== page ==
Kew Gardens, the greatest of all public gardens in Britain and perhaps the world, is on the Richmond Branch of the District Line Underground, and on British Rail on the North London Line.
Kew Gardens has a place on these art pages largely because of the two enormous greenhouses. The Palm House was built in 1844-8, by the engineer Richard Turner and the great architect Decimus Burton. It is a huge and beautiful iron and glass structure made of simple repeating units. Looking at this elegant structure must be about as close as we can get to seeing the Great Exhibition (Crystal Palace) building, which no longer exists. Even bigger than the Palm House is the later Temperate House, again by Decimus Burton, which was commenced in 1860 but apparently not finished until 1899. This structure is some 600 ft long and 60 ft high, and with its more blocky structure (whereas the Palm House is arched and curved) and classical-style pediment, is perhaps even more evocative of the Crystal Palace.
Decimus Burton also restored the charming round Temple of Aeolus, from a decayed original by William Chambers - it is sited on a hill next to the former Wood Museum (Museum no 1), which I think is also by Burton.
There is some sculpture at Kew which deserves mention, and a most important collection of Victorian paintings. In the Palm House are two lead figures, a little less than 4 ft high, by John Cheere (1709-87). One is a Shephard, standing with legs crossed, and with hat and rounded face rather an unlikely figure. Better is the bosomy Shepherdess in tightly tied bodice, collecting apples in a pouch. These are typical of the 18th Century garden sculpture that foreshadowed the even more popular (and better) Victorian garden sculpture of the 19th Century. Having said that, the 19th C copy of the Donatello David, also in the Temperate House, is not much of an asset. The Palm House overlooks a lake and in front of it is a row of Portland Stone heraldic beasts (the 10 Queen's Beasts), carved by James Woodford RA in 1956, and suitably large - about 6 foot high, raised on plinths. In the lake itself stands a monumental statue of an athlete struggling with a snake - it is Hercules fighting Achelous, and is by Francis Joseph Bosio (1768-1845).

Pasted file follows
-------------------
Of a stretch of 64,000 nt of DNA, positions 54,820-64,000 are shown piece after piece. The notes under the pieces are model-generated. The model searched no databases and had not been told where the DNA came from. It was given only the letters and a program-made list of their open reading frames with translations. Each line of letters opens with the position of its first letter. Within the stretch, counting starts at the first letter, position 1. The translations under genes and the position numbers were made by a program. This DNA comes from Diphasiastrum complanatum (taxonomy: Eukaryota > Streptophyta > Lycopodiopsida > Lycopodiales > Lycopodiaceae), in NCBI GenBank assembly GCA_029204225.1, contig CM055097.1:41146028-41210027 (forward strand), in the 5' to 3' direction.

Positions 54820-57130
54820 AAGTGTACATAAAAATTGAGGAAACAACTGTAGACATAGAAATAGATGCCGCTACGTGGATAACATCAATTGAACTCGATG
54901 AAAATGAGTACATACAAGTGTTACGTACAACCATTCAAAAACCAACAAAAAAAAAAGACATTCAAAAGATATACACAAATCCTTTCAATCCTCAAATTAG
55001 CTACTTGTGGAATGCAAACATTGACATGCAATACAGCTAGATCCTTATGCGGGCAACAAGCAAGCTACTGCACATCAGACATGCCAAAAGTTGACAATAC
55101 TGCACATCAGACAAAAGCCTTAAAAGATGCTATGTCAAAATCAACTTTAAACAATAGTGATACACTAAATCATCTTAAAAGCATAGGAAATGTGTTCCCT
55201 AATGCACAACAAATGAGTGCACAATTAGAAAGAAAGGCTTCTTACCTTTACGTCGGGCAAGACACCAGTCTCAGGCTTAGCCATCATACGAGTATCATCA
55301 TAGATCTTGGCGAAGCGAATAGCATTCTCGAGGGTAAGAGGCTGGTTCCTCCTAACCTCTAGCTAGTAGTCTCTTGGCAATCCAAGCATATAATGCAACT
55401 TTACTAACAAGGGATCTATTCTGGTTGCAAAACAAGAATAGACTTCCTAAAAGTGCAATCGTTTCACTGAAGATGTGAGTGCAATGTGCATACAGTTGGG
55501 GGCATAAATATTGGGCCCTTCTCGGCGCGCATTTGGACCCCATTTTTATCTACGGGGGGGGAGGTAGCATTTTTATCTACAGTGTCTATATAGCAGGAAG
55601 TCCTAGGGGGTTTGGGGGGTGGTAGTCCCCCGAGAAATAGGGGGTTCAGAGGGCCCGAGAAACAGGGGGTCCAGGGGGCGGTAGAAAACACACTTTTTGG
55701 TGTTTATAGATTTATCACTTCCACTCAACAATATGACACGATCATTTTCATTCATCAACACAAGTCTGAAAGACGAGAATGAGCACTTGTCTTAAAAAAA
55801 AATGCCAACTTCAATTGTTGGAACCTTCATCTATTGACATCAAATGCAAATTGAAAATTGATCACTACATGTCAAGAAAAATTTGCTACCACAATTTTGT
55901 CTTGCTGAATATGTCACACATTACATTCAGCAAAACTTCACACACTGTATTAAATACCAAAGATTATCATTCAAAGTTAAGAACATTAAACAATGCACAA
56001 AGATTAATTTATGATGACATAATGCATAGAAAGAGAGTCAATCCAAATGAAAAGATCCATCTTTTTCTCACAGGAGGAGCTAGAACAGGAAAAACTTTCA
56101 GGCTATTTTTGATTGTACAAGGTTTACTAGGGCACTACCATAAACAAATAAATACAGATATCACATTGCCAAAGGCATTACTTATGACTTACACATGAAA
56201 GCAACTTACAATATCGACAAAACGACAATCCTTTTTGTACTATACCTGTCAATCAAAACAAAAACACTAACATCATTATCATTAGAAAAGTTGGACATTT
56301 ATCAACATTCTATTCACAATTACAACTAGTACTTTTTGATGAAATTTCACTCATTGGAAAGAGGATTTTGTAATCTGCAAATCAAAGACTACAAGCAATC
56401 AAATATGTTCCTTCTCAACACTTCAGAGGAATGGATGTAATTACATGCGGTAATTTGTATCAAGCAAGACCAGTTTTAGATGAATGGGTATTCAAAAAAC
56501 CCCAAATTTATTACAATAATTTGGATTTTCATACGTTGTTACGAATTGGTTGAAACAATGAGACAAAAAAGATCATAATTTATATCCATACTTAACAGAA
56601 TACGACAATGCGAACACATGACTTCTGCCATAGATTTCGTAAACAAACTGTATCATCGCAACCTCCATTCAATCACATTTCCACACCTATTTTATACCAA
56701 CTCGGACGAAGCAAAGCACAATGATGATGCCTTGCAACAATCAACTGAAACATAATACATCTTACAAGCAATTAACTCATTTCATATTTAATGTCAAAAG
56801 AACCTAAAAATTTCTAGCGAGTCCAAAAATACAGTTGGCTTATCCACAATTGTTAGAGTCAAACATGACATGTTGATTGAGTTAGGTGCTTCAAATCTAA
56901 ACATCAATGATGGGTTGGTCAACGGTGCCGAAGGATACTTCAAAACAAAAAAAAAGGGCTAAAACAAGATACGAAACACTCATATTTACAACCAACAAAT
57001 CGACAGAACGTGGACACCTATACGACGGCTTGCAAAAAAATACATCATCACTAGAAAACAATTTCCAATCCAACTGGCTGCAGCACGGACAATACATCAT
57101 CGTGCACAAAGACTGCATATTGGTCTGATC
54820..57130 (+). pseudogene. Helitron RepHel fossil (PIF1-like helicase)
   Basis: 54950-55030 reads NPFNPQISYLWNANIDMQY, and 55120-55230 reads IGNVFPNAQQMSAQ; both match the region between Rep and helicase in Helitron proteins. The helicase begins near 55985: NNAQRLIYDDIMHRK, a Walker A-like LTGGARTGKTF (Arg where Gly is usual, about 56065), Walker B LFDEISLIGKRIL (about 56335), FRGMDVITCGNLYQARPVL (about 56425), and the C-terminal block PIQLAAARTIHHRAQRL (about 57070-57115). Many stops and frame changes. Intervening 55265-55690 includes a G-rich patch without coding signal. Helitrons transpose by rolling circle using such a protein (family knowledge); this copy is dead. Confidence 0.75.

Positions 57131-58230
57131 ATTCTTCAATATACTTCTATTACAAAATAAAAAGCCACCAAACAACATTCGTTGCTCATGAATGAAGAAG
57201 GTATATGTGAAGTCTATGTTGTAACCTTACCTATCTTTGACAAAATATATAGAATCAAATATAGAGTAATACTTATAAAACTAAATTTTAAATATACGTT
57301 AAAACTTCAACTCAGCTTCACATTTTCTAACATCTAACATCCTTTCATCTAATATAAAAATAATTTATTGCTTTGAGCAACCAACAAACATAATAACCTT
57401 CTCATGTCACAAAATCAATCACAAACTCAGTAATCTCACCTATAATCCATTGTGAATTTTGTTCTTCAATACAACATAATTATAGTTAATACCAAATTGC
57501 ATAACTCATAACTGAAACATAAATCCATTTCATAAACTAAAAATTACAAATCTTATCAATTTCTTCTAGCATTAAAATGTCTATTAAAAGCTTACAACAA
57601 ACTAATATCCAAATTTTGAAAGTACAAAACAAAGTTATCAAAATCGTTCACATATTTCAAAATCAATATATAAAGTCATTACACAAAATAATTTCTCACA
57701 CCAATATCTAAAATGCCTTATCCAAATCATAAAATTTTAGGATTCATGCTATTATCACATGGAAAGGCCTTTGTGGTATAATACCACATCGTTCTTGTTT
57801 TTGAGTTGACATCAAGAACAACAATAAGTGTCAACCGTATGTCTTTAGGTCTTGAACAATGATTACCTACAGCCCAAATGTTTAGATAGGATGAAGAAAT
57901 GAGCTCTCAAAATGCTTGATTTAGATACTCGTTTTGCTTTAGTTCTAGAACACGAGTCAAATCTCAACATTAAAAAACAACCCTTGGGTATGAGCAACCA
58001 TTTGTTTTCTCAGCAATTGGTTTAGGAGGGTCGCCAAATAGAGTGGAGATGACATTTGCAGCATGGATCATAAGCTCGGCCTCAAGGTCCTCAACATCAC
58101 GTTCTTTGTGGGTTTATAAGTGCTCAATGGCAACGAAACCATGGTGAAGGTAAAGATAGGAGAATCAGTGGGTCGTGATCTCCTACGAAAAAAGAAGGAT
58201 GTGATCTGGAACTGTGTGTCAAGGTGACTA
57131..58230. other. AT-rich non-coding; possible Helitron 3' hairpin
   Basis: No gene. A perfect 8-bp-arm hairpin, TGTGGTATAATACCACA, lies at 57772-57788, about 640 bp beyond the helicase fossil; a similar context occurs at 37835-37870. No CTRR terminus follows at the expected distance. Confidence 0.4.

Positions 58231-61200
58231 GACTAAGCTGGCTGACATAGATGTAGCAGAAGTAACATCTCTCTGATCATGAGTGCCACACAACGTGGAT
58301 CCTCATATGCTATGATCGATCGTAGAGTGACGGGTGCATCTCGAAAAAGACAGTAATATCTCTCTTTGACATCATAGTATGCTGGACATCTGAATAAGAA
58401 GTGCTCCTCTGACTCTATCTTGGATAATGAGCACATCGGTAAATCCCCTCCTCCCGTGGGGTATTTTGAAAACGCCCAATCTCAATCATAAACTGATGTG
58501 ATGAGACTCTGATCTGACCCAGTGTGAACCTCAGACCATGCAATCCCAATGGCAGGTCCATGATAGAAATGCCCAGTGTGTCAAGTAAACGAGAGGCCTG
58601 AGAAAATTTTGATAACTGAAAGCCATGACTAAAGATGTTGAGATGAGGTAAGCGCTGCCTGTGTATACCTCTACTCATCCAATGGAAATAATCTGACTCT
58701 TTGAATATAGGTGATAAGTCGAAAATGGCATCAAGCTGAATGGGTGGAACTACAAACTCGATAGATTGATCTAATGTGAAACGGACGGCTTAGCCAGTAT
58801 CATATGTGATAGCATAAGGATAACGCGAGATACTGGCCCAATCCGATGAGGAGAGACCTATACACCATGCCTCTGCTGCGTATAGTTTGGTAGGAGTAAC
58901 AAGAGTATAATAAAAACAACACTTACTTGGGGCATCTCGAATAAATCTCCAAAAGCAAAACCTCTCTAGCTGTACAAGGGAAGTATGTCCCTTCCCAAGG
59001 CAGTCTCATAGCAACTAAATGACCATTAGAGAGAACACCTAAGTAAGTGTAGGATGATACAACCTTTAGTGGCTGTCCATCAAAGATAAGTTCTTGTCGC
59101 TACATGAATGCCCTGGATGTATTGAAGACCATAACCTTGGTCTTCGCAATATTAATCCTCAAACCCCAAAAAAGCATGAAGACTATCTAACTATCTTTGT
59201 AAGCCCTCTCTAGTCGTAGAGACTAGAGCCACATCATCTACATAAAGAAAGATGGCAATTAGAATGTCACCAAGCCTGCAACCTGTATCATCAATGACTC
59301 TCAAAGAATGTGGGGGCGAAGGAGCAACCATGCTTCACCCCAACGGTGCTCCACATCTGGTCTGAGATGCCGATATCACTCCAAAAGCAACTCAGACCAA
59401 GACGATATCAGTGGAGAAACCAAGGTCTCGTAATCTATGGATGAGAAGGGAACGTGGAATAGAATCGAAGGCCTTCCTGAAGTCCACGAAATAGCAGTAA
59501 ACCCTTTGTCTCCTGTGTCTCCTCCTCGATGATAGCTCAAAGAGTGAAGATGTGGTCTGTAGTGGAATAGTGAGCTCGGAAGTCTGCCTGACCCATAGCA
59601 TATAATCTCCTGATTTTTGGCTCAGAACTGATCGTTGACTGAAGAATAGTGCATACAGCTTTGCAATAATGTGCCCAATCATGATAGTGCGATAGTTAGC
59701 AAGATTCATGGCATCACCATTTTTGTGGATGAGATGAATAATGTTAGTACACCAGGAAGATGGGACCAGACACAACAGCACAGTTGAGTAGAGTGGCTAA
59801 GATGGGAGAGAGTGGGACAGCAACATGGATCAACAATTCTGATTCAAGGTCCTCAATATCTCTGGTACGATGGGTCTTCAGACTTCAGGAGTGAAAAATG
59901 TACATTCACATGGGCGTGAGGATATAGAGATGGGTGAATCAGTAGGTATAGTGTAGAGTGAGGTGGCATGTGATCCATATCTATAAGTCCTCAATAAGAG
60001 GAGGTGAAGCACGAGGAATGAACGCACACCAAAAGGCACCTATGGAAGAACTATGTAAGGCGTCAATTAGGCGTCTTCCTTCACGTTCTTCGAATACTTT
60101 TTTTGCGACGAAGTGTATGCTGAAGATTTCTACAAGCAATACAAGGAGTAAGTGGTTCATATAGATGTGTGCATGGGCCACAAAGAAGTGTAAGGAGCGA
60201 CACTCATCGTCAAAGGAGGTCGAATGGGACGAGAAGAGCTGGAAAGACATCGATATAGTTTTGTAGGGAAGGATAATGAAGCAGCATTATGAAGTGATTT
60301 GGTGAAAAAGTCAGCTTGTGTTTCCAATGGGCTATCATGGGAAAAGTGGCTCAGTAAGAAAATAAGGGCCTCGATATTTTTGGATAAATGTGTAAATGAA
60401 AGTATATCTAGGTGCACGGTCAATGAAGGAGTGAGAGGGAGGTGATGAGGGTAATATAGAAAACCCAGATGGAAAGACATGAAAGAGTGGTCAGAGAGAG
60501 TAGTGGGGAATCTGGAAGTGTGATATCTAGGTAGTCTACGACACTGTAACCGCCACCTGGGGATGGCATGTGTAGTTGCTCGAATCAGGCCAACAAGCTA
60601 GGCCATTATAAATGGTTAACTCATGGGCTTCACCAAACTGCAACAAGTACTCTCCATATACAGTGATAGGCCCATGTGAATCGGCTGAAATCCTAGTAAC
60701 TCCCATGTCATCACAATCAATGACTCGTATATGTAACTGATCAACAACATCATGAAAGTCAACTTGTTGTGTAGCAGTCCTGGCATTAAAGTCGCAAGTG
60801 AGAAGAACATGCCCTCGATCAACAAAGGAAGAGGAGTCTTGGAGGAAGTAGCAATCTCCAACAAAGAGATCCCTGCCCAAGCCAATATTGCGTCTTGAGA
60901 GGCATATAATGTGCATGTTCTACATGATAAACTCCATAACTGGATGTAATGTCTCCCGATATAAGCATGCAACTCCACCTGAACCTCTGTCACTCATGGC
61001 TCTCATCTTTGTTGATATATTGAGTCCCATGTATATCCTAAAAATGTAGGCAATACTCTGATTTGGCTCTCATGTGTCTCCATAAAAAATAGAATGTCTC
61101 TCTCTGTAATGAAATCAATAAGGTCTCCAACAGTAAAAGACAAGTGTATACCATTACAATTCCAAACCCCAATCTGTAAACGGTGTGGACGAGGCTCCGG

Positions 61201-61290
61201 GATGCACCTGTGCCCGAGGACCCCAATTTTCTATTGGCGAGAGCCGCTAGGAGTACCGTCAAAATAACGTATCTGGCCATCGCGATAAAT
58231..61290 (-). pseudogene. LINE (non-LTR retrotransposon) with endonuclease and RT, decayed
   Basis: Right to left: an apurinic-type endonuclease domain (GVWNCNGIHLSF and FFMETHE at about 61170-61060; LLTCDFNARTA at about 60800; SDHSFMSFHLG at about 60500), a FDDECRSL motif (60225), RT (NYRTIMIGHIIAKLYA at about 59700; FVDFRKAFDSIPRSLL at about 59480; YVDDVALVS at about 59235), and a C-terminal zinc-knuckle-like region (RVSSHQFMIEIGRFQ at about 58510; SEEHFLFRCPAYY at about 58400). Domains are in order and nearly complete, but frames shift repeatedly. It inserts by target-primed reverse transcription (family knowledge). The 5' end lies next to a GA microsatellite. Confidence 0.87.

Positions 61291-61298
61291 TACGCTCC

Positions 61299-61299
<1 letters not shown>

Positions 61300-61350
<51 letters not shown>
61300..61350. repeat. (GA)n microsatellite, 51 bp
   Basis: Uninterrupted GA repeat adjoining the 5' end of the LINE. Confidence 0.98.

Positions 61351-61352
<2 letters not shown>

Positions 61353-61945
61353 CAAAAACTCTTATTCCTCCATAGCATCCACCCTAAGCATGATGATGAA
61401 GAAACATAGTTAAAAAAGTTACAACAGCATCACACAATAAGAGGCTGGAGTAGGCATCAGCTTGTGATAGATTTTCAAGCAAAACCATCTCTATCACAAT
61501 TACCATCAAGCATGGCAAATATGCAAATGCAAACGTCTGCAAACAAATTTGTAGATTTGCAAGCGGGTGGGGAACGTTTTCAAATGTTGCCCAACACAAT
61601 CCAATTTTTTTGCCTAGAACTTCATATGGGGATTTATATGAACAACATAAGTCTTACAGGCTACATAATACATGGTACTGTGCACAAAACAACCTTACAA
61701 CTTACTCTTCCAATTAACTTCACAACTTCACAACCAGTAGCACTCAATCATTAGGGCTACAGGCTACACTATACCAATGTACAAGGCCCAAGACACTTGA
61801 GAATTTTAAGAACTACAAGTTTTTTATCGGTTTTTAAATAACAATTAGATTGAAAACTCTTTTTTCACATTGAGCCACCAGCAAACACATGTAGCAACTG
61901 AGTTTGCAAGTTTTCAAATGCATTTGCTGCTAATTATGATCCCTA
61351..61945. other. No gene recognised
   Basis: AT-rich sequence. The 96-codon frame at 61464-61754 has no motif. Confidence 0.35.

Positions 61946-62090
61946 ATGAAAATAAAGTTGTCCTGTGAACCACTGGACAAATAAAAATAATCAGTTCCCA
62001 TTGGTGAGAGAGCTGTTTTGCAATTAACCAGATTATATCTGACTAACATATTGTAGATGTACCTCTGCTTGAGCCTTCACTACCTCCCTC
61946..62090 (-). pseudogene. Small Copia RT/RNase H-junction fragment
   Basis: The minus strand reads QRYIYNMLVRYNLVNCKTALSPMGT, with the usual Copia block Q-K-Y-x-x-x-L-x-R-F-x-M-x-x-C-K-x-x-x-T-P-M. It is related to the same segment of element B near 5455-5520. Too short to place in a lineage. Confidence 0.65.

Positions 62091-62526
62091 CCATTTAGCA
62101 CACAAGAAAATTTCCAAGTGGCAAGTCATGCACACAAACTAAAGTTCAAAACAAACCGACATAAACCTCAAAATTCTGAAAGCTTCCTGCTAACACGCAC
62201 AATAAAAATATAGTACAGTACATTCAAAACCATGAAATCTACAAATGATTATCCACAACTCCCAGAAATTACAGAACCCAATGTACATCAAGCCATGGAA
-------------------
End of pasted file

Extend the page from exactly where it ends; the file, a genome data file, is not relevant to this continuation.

In the garden of grasses near to the modern Princess of Wales greenhouse is The Sower, an important work by Hamo Thornycroft, purchased for the Gardens by the Leighton Fund. The ideal figure of a peasant farmer is shown as a heroic figure, and this is a rare chance to see Thornycroft's work in this style at full size (though various museums have maquettes). Close by, in the Herb Garden (or 'Order Beds') is a harmless bronze of a young man in modern dress with a shovel, entitled Out in the Fields - it is by Arthur G. Atkinson, and was presented in 1929 by A. T. Hare.
The Marianne North Gallery is a purpose-built gallery within the gardens to display the botanical paintings of a 19th Century artist who travelled the world. Nearly 850 of Marianne North's oil paintings are on show, in the original packed-in Victorian arrangement of 1882. The pictures are highly realist, and thus of great interest to the botanist, and as noted by a contemporary writer, 'it is more likely that future generations will have a better opportunity of appreciating the gift than is afforded at the present time, since many of the scenes depicted are slowly but surely disappearing before the ploughs and herds, the fires and the axes, of the colonist and the pioneer.' The pictures vary from detailed close-ups of fruits and leaves to panoramic views similar to those of Edward Lear, and studies of monstrous vegetative inhabitants of native villages, and reptiles and birds that inhabit the jungle.
A final note on architecture. Kew contains various important 19th Century structures apart from the large greenhouses. A relatively small one near the main gate (sadly recently stripped of its tree frogs and enormous cheeseplants and to be converted into a 'visitor reception' by the barbarians) is by Nash and was originally for Buckingham Palace. The Pagoda (by William Chambers) is a witness to the Japanese influence. The Marianne North gallery itself was designed in Greek style by James Fergusson in 1882, and various small Greek temples are dotted around the Gardens.
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